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If “funny people are smart people and lawyers are smart people,” as Shawn Westfall maintains, does that mean lawyers are funny people? While the answer is clear to a logician, the puzzler is a challenge Westfall takes up one improv class at a time. The 42-year-old senior copywriter at the Washington Speakers Bureau has taught improv classes at the DC Improv Comedy Club for the last four years. Since this is Washington, that means that Westfall has taught a fair number of lawyers. To some it might seem he’s attempting the impossible: teaching a group of professionals trained to be risk averse to take the plunge into spontaneity in front of an audience looking for laughs. As improbable as it sounds, the effort seems to be working. If you’ve seen the TV show “Whose Line Is It Anyway?” you’re likely to be pretty familiar with improv’s basic setup: The audience suggests a relationship or location that the actors use to create a scene on the spot. In Westfall’s case, the students give a graduation performance after they have completed two courses in improv. Under his direction, they run through some of the classic games of the genre, such as the ABC game (one of the simplest), which might begin something like this: First performer: “ Are you sure we’re going in the right direction?” Second performer: “ By looking at the sun, I know that’s east.” First performer: “ C‘mon, you don’t even know your right hand from your left.” The first performer starts it off: The first letter of his first word starts the pattern. The second performer follows with a line in which the first letter of the first word begins with the next letter of the alphabet. Simple, right? But the trick is to be quick. You have to come up with a line that plays into what becomes an increasingly zany conversation, always remembering which letter of the alphabet you have to begin with. At a student performance, as the game goes on, inspiration begins to flag and desperation takes over. “ Don’t give me that, you’re the one that got us lost in the desert.” “ Every time you bring that up, I want to punch you in the face.” “ Frankly my dear, I don’t give a damn.” “ Gee, that’s really original.” “ Ha, you think you’re so clever.” Any word with the right first letter is pressed into service, and as the responses shorten and ricochet off one another, the audience inevitably sees a mature adult with a responsible job forget his alphabet. It’s easy to see that these sorts of word games quickly create a “will they pull it off?” suspense in the audience. Westfall describes the situation by saying “there are two things happening [onstage] simultaneously — chaos and magic.” Although by definition, improv is not rehearsed, there are some basic principles that help students control the chaos and reach for the magic. The ABC game illustrates two of these principles — “yes and” and active listening. Improv students are taught to always accept what their fellow actors provide them. If two performers are having a conversation and one says, “I’ve fallen in love with your aunt,” the other person cannot reject the notion and say, “I don’t have an aunt.” She may say something like “Good luck to you, she’s a nun,” but she can’t deny the premise offered. In improv, since each scene is improvised, the performers can’t just concentrate on what they are going to say. They have to closely follow what the other person is saying and doing and then, on the fly, come up with something that drives the scene forward. Although Westfall describes improv as the “most difficult theatrical art form [because] it combines the comic sensibilities of stand-up with the skills of a gifted actor,” he thinks anyone — even lawyers — can be taught to do it. The key, he says, is just “getting the hell out of your own way.” It requires “turning off the inner monitor” and making the choice to be spontaneous and playful. Can lawyers really do that? FAST LEARNERS Westfall says that lawyers actually make great improv actors. He calls them “smart, intellectually fearless…fast learners” who “work well under pressure.” In the process of taking improv classes, Westfall thinks lawyers learn to “check their egos and [their] urge to criticize.” While that’s certainly a wonderful benefit for anyone, is ego-abatement the reason lawyers give for dabbling in improv? For Sean Stokes, 42, the motivation was simply a desire for a “fun sort of release.” Stokes, a principal at the Baller Herbst Law Group, based in D.C., says that as a lawyer “you have to restrain your impulses.” Improv, where, as he puts it, “the wronger” it is, “the better” it allows him to “avoid over-thinking.” David Levine, 34, a principal at the Groom Law Group in D.C., was looking for something “new and completely different from the legal world.” Improv lets him lower his “critical guard” and “invent on the fly.” Aliza Schechet, 29, a lawyer at the IRS’s Office of Professional Responsibility, says that because improv teaches you to “act and react to the unknown,” it’s a “fun way to let loose.” But improv does more than that, the lawyers say. It also has a positive impact on their professional lives. Almost unanimously they describe being quicker on their feet, becoming a more active listener, and adopting a more collaborative style in interacting with others. Mitch Rothenberg, 25, an associate at Towson, Md.-based Bowie & Jensen, is “much more comfortable [in handling] an unknown situation.” Rothenberg, who took classes at the Baltimore Improv Group, says, “improv makes you want to work with other people.” He thinks improv provides “a really valuable skill for any [type of] interpersonal communication.” Schechet agrees and thinks improv “teaches you to switch up your personality, outlook, and the way you interact.” Rishi Nangia, 32, an associate at Winston and Strawn’s D.C. office, says he reacts “better to novelty in depositions or with clients,” while Praveen Madhiraju, 31, in-house counsel at the Center for American Progress, says improv taught him the “importance of not scripting legal presentations.” And Luke Clippinger, 35, who most recently was managing a political campaign, has found the practice of “deliberately listening” to be “vital in working with a client.” Donna Lewis, who took an improv class from Westfall as a form of mental “cross-training for her humor writing,” says improv “teaches critical skills that public speaking courses overlook.” A former litigator and now at the Department of Homeland Security, Lewis, 44, is a huge fan of the “yes and” principle. She asserts that lawyers, who she thinks are “all litigators at heart,” would do well to “adopt �yes and’ instead of saying �no.’” Nangia takes it a step further and says he wants his firm “to make improv part of the summer associate program.” He’d like to see the attorneys “mix it up with the summers” and really get to know one another. The staid hierarchy of a law firm collapsing into a spontaneous free-for-all? Partners and associates playing the “Dating Game”? Now that sounds like a show well worth paying to see.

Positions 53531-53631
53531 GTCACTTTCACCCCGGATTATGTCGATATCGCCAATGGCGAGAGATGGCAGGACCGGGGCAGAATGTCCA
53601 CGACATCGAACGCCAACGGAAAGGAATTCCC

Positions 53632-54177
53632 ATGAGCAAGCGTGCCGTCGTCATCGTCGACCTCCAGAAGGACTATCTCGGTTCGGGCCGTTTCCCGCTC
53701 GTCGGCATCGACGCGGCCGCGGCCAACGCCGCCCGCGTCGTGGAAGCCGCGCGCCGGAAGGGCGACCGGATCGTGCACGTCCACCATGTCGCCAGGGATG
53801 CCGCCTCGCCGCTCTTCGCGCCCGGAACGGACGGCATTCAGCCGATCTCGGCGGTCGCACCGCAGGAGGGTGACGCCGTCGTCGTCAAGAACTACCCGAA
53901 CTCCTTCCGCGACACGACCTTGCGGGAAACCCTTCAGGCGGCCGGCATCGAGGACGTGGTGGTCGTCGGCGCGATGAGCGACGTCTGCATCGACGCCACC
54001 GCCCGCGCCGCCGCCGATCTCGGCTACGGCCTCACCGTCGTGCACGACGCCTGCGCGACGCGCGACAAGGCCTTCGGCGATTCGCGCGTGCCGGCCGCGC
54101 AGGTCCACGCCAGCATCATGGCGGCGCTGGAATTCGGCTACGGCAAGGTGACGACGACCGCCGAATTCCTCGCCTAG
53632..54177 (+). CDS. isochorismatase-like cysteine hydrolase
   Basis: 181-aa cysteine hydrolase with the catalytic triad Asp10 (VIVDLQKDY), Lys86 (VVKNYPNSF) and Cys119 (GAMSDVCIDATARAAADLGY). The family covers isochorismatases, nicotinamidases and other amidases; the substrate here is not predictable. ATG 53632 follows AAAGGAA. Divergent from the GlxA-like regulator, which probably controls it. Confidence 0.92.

Robert Loper is a freelance writer living in Washington, D.C. He may have been in the audience at an improv performance or two, especially when his wife Rachael, a legal marketer, has been onstage.